PAM: Exactly! It’s not only a definition of our children but it’s a definition of us and our role as parents.
JENNY: Absolutely. So, stepping away from that I think was hard for me, but once I got over that, that really helped me dive into unschooling. Because the more I read about unschooling, the more sense it made. It’s like one of those things you feel, it’s like a thread in your mind that once—and it’s a quote you mentioned, you mentioned in one of your first podcasts—it’s like, once you see something, you can’t unsee it. And so, I remember that quote. It’s like, once you learn something, and the more I learned about unschooling, I couldn’t just avoid that I had learned that.
PAM: It’s like this seed inside you, right?
JENNY: Absolutely, and then it starts to grow and the more you nurture it the more it grows, so that’s how it happened for me.
PAM: Oh, maybe, thinking of that—like you said up front, it was choosing to commit to it. So, it was, the seed is in there and every once in a while the connections start peeking through. ‘Oh, that relates to that,’ and then when you choose to commit to it and you bring that seed out, you start nurturing it and actively taking care of it and looking for connections. Yeah, that’s a really nice metaphor.
Has your relationship with your husband changed as your family has embraced unschooling?
JENNY: Yes, absolutely.
I used to think that we were sacrificing all this time together because we were spending so much time on the kids, but the opposite has happened because we started to notice more and acknowledge the time that we do have. So, this is a change. I used to think it was, you know, everything was depleting, time was depleting, my energy level was depleting. But when I changed my focus to think about the time that we did have, I noticed that it was so much more and so much more valuable. A quick kiss as we walked by one another, or holding his hand while we drive, or having dinner together, because sometimes the kids don’t always want to sit at the table with us. So, we treat those like date nights. We catch up on our day really quickly together, sitting at the dinner table. So really noticing that we actually really do have a lot of time together if we pay attention. That was really cool.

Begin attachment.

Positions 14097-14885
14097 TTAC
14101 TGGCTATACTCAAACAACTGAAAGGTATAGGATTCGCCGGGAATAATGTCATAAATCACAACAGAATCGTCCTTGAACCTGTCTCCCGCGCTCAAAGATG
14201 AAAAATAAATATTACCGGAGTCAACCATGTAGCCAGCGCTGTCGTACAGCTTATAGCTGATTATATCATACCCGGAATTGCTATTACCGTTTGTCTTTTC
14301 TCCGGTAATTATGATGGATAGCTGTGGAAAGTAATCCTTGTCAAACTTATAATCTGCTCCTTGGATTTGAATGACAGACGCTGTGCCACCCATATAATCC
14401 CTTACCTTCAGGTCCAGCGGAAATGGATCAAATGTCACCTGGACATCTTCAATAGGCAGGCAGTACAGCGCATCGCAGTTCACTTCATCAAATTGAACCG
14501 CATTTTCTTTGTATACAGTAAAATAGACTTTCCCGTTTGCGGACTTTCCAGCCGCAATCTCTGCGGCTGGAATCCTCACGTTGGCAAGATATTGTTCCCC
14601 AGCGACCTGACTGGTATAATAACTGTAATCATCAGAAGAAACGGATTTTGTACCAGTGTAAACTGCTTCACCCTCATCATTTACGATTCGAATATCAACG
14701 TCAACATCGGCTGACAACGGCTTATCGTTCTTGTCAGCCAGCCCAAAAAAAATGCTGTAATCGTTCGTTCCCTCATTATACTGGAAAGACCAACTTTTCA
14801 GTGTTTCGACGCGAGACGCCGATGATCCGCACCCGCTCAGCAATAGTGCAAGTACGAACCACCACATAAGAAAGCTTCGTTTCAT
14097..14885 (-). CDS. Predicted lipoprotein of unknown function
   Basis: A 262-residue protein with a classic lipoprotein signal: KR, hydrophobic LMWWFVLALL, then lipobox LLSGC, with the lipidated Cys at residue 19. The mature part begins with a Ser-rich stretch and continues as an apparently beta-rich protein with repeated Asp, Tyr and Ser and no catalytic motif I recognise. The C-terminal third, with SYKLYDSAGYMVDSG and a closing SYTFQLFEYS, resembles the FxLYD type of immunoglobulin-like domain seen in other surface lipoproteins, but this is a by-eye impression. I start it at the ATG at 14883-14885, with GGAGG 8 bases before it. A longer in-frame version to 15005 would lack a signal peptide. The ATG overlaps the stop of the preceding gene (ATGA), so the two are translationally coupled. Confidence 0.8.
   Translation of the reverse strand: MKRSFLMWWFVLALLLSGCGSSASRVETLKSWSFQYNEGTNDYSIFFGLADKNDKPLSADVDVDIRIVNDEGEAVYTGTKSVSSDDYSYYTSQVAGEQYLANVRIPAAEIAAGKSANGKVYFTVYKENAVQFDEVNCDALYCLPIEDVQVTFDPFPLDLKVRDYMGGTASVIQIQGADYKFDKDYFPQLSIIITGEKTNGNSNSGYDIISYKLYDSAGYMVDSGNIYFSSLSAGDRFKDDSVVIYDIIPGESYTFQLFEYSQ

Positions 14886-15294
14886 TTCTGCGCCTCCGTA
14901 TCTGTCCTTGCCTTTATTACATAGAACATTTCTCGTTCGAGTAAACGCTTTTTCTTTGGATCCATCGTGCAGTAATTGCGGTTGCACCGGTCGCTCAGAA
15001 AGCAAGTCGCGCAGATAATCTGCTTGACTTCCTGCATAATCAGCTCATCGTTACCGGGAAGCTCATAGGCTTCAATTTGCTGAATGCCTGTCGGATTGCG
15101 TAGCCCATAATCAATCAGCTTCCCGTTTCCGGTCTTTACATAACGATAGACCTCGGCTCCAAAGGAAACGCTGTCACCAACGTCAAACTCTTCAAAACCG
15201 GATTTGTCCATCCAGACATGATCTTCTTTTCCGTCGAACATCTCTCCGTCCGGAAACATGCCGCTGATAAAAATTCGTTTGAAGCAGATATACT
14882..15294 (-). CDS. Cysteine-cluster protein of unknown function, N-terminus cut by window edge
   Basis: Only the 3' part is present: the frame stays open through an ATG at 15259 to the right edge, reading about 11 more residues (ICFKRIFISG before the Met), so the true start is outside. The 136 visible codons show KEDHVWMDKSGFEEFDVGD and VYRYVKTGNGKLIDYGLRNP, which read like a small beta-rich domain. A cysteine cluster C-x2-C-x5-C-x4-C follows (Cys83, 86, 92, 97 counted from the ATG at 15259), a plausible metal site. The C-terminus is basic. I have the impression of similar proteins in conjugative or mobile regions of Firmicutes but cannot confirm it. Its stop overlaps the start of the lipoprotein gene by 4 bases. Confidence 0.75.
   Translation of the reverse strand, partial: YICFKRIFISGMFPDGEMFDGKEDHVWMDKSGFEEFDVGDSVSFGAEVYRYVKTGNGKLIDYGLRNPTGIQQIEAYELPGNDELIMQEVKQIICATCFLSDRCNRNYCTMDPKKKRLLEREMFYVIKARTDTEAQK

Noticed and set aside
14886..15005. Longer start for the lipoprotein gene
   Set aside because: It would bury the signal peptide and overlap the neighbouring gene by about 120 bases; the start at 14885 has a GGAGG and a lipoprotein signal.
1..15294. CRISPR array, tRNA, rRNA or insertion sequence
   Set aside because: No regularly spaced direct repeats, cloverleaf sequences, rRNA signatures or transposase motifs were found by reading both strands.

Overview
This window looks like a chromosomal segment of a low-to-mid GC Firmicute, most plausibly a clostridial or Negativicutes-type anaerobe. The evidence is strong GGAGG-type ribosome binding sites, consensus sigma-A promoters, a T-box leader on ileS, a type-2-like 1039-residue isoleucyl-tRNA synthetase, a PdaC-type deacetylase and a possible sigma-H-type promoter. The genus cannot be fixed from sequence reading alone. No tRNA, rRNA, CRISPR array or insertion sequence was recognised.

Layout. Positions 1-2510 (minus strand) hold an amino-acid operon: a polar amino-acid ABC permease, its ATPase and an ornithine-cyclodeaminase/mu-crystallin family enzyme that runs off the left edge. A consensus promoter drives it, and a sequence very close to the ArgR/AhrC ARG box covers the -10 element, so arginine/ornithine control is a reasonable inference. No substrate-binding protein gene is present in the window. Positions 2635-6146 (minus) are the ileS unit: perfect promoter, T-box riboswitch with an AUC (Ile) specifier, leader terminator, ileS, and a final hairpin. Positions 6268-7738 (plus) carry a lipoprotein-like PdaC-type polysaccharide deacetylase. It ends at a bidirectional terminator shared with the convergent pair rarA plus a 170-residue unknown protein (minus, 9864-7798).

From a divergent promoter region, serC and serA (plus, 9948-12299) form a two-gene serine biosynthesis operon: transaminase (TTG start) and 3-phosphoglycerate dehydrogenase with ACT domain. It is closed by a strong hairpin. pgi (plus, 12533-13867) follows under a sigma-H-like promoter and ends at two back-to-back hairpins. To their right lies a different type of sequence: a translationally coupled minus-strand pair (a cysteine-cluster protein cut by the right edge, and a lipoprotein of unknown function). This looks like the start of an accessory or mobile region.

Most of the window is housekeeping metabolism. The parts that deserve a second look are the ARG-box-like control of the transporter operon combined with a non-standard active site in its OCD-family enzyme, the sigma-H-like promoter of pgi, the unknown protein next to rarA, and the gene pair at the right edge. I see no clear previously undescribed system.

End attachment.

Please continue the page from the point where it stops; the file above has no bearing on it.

And I’ve also learned—and this one took me a while—I’ve learned it doesn’t make me any less of a feminist to appreciate him and all he does for our family. And that’s really, truly the reality of it. And in turn, he ends up feeling more loved and appreciated and he’s more loving to our family. And that one was a big one for me. Because I resisted that one for a little while.
PAM: Oh, yeah.
JENNY: And I really had to learn that it doesn’t make me any less a feminist to really appreciate him and say, you know what, “Thank you.” I work part time, he works full-time. I work part-time from home, we have this wonderful nanny named Jane who plays with the kids in the morning if I have to do something that’s more intense or work-related.
He works every day, he takes the train into the city and then a train back and he’s commuting two hours a day and he’s doing it for our family so we can provide this wonderful life for our kids. And it took me a long time to accept that I should appreciate him for that and it’s okay that I appreciate him for that. So, it made a big difference to us, because once he felt appreciated, he was more loving towards our family. He was, ‘Okay, I’m feeling acknowledged, thank you for acknowledging what I do. That this is the way that I support our family.’ So, we’ve come a long way in that regard and that’s kind of nice.
The other thing is too that I’ve come to realize the unschooling journey, it really has little to do with not going to school. (laughs) And it has so much more to do with living in harmony and living the best possible life that we can on this earth during our time here.